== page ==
October 7, 2011 — Boston Scientific Corp. has started patient enrollment in the Omega clinical trial, designed to evaluate the company's Omega platinum chromium bare-metal coronary stent system. The trial will test the safety and effectiveness of OMEGA in treating patients with a single coronary artery lesion.
This prospective, single-arm trial will enroll 328 patients at 40 sites in the United States and Europe. The first patient was enrolled this week by Prof. Andrejs Erglis, M.D., Omega principal investigator, at Paul Stradins Clinical University Hospital in Riga, Latvia. The trial's coordinating principal investigators are John Wang, M.D., of Union Memorial Hospital in Baltimore, Md.; and Prof. Christian Hamm, M.D., of the Kerckhoff Heart and Thorax Center in Bad Nauheim, Germany.
The primary endpoint of the trial is nine-month target lesion failure (TLF), a composite measure that includes target lesion revascularization, myocardial infarction and cardiac death. TLF rates will be compared to a pre-specified performance goal based on historical clinical studies of cobalt-chromium and stainless steel bare-metal stents. Patients will undergo clinical follow-up at 30 days, nine months and 12 months post-procedure. Trial data will be used to support U.S. Food and Drug Administration (FDA) approval.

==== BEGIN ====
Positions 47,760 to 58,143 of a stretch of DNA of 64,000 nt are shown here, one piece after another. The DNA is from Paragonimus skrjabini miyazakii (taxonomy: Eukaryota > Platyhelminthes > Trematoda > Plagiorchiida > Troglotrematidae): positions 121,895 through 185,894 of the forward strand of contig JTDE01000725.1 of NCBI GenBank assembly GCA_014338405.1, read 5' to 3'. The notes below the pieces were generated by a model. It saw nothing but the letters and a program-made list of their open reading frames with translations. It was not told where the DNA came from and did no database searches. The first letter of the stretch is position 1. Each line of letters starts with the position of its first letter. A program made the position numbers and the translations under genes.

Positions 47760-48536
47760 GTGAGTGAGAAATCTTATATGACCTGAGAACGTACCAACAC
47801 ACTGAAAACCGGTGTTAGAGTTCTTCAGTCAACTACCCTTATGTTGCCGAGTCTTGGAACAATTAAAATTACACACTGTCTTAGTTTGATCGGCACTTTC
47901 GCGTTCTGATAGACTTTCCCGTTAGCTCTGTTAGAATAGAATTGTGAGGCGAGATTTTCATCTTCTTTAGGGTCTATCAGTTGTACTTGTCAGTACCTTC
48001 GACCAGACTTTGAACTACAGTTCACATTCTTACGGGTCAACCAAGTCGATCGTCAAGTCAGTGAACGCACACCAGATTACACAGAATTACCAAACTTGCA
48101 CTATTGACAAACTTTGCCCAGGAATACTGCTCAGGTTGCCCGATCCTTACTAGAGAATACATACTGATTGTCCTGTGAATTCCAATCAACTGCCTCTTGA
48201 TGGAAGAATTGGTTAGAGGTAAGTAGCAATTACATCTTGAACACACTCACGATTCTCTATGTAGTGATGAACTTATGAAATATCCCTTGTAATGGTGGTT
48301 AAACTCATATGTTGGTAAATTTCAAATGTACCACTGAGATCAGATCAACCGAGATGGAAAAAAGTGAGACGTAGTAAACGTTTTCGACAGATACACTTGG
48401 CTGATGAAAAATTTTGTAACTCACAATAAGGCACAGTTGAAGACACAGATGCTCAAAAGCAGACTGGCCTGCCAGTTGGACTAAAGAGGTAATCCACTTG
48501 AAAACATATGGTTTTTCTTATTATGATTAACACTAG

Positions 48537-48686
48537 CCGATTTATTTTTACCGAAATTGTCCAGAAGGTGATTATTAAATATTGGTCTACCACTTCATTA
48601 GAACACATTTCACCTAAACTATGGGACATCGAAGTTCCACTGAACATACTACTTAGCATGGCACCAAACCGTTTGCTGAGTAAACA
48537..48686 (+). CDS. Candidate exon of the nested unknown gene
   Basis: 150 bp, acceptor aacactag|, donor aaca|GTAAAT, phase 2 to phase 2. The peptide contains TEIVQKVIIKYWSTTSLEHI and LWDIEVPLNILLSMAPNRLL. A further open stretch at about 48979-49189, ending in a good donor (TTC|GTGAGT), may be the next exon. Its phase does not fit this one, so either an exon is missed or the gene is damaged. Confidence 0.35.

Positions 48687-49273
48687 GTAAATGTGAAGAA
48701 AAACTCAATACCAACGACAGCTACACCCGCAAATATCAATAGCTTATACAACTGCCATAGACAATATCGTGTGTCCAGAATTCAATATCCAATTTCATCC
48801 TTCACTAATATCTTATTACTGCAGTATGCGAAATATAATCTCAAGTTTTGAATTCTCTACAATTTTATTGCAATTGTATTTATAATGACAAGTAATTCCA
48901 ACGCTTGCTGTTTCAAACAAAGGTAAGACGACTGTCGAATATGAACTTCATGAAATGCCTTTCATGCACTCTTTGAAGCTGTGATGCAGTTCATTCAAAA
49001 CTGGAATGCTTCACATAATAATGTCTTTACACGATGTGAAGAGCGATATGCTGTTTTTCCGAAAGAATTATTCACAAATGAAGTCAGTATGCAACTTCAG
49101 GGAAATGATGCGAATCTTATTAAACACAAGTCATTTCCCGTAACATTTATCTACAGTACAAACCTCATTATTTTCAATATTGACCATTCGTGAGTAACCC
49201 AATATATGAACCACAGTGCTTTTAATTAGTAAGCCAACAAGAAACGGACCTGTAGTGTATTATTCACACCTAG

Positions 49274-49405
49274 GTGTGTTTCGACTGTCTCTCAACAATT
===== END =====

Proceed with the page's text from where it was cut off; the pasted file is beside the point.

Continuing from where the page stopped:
The Omega stent system is part of Boston Scientific's platinum chromium (PtCr) stent series, which includes the Ion paclitaxel-eluting stent system and the Promus Element everolimus-eluting etent system. These stents feature the novel PtCr alloy and an innovative stent design, which combine to offer greater radial strength and flexibility while reducing stent recoil. The higher density alloy provides enhanced visibility while permitting thinner struts compared to prior-generation Boston Scientific stents.
The Omega stent received CE Mark approval in March 2011. It is offered in 48 sizes, ranging in diameter from 2.25 mm to 4.50 mm and lengths from 8 mm to 32 mm. The company received CE Mark approval for the Promus Element in October 2009 and for the Taxus Element in May 2010. The Ion received FDA approval in April 2011
In the United States and at participating EU clinical sites, the Omega stent system is an investigational device, limited by applicable law to investigational use and not available for sale.
For more information: www.bostonscientific.com